Long Island City, New York May 25, 2011 -
Jay-E Emmingham is a Senior Energy $mart Communities Coordinator at the Pratt Center for Community Development. She specializes in helping companies understand benchmarking, and comply with the new NYC requirements.
In 2006, the Bloomberg administration passed a law mandating a reduction in carbon emissions by 30% by 2030. In an effort to reach the city’s carbon emissions reduction goal, Mayor Bloomberg signed Local Law 84 that requires buildings over 50,000 square feet in NYC to be "benchmarked" by August 1, 2011. If a building owner does not have their building benchmarked, he or she will be fined $500 per quarter.
"Basically, benchmarking is a step before doing the energy audit,” explains Emmingham. An engineer will come to your building and collect all of the energy bills for the past 12 months, and collect information about the square footage of the building. The information is then entered into a database.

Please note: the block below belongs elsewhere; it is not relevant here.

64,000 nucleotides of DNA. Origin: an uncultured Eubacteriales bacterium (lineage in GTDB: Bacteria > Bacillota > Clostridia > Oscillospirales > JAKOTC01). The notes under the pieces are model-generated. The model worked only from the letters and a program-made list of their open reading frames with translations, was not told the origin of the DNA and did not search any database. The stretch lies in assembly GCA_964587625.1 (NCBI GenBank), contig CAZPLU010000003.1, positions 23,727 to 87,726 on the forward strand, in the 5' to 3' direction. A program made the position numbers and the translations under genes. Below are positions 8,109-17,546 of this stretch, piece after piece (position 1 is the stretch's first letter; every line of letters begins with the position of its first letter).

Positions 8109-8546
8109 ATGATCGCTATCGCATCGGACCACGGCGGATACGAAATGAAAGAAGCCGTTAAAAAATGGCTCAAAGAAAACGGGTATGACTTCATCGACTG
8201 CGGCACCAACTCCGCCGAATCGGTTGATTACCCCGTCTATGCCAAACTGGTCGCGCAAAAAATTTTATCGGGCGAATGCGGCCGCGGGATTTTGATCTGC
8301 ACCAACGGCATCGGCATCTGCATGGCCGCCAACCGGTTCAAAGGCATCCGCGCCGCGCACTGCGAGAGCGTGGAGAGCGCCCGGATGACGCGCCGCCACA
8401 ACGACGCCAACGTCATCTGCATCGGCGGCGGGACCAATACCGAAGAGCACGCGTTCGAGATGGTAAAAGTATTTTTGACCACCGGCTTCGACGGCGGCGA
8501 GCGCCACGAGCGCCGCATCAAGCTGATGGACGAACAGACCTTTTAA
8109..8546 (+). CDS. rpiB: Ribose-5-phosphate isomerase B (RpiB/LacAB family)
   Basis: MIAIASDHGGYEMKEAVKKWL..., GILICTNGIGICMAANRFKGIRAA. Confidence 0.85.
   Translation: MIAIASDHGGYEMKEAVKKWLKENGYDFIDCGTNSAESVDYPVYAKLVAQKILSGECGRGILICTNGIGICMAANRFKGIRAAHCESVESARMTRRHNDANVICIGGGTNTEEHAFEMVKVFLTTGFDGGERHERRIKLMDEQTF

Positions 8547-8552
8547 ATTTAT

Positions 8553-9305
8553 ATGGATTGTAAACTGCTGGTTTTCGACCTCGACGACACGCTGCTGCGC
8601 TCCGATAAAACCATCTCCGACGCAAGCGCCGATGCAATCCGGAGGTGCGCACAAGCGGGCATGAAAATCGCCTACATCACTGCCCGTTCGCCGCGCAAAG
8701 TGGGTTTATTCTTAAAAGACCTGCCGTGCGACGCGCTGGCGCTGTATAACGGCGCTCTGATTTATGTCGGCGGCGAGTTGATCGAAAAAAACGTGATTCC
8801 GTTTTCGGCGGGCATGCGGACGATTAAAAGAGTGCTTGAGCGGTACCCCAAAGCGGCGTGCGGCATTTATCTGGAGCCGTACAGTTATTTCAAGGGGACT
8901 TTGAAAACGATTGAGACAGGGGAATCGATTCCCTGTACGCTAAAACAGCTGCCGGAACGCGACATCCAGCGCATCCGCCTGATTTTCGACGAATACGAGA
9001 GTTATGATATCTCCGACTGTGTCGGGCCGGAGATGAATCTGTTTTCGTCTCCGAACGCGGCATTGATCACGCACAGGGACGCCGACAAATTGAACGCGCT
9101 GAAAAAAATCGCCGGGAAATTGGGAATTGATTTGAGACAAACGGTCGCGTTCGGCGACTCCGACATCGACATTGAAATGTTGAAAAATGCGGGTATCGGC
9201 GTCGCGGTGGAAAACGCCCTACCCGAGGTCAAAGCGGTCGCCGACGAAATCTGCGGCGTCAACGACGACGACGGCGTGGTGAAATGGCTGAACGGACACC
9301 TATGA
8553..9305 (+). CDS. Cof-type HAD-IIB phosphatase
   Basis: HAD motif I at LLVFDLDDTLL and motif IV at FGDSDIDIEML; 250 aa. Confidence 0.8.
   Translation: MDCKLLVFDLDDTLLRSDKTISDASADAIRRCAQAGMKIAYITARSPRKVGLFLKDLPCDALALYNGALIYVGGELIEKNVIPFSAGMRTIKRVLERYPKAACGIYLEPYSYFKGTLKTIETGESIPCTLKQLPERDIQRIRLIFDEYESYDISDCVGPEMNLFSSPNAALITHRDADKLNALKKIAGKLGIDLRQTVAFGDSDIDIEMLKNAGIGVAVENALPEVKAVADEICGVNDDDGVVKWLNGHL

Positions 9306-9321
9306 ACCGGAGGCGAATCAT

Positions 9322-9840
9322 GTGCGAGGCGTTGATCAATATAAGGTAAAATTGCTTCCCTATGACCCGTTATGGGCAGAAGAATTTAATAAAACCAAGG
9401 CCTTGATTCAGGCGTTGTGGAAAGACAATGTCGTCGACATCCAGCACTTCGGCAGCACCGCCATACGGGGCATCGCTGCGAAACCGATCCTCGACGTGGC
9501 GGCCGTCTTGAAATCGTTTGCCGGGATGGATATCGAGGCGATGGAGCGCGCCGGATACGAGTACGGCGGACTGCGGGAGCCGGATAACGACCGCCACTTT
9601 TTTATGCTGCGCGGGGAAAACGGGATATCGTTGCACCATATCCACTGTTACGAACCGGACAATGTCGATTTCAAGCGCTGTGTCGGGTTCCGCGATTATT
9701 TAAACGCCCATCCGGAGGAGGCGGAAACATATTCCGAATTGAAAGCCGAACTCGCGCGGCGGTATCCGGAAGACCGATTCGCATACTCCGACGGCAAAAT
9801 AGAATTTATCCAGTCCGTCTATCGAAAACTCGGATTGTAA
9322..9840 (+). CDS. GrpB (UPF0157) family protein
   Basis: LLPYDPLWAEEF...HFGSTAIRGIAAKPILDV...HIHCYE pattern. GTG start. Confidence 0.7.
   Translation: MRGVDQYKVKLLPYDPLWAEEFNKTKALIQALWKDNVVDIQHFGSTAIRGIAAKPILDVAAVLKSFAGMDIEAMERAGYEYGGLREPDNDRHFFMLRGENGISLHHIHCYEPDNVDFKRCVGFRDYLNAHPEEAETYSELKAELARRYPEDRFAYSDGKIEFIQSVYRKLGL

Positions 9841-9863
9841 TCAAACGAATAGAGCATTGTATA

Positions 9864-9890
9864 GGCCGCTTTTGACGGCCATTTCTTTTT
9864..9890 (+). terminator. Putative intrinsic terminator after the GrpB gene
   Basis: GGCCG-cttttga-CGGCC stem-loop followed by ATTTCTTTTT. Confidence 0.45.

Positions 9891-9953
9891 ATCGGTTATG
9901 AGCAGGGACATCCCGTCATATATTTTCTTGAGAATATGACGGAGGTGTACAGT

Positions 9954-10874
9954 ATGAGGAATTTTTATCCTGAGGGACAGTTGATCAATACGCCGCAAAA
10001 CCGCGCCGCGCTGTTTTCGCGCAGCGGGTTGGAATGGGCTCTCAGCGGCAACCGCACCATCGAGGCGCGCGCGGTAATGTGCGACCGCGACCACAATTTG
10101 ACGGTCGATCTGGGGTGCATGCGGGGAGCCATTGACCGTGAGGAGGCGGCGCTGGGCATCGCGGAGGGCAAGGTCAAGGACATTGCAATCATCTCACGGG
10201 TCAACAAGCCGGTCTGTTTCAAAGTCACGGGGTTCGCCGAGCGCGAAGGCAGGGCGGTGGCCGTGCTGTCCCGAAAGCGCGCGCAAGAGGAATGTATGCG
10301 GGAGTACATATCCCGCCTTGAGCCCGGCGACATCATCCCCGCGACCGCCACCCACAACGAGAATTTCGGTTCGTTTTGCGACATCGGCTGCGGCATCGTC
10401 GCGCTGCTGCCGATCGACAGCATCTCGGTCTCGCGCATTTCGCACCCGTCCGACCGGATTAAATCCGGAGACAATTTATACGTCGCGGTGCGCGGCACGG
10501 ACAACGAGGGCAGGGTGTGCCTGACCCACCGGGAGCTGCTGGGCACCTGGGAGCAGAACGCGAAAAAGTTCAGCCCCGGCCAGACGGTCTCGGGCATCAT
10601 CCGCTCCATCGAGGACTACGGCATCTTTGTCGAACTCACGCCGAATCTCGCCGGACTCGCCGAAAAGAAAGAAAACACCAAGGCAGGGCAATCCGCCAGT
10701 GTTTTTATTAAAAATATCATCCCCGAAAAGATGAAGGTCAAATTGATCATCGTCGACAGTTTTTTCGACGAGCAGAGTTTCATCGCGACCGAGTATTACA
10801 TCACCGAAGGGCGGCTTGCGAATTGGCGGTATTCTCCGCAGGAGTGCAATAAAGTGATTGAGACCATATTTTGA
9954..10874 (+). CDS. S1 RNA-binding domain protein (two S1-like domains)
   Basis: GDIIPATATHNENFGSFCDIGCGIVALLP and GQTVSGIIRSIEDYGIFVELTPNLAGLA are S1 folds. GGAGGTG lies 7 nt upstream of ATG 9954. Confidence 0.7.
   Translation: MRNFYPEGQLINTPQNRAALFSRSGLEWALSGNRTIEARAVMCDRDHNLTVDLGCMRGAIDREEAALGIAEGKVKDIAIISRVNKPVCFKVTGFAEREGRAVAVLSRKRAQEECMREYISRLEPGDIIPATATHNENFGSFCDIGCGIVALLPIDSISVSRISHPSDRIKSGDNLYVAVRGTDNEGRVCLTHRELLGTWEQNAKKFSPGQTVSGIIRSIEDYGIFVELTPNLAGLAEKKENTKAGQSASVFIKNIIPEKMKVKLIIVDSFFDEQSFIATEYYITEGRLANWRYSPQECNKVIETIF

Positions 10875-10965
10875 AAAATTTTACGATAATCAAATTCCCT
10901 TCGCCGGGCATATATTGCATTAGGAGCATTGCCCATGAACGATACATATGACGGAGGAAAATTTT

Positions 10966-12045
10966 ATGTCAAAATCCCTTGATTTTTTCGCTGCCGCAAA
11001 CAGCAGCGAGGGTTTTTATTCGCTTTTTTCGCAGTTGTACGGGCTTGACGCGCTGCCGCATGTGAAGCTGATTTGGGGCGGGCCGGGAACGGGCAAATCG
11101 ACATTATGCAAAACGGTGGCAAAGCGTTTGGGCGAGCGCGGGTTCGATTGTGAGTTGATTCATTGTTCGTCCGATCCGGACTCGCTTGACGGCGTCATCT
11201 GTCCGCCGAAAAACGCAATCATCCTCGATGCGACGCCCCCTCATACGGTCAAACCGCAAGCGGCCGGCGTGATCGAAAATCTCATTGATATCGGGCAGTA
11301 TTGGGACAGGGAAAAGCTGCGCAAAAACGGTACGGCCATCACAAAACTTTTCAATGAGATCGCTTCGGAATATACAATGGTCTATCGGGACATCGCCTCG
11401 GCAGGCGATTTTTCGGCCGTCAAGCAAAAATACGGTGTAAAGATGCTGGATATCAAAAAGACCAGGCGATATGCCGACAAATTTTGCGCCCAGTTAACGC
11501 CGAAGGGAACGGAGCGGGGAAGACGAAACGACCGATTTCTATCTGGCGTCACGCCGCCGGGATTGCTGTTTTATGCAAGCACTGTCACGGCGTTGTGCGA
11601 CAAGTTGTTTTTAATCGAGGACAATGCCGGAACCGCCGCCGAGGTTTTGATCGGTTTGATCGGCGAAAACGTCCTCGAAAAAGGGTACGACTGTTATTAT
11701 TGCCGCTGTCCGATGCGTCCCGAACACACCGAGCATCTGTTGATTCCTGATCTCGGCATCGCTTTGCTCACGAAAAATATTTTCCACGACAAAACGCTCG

Emmingham says that "NYSERDA, (New York State Energy Research and Development Authority) will pay $7,000 for commercial building benchmarking, and $3,000 for multifamily building benchmarking."
Once the information is collected, the city will be able to compare each building with other similar buildings in the USA. Each location will have a score from 0 to 100 and will be ranked accordingly. A score above 60 points is desirable. A low score indicates that a building owner is wasting energy. Benchmarking is a good first step towards helping buildings owners increase energy efficiency in their buildings.
OurLIC interviewed Jay-E Emmingham, who describes benchmarking, the energy audit process, Local Law 84, and fines and deadlines associated with the new law. The video conversation appears with this article.
Jay-E Emmingham estimates that four out of five building owners do not know about benchmarking. However, NYSERDA has a plan to help building owners come into compliance with these new requirements.
For help or information, please contact:
Senior Energy $mart Communities Coordinator
Pratt Center for Community Development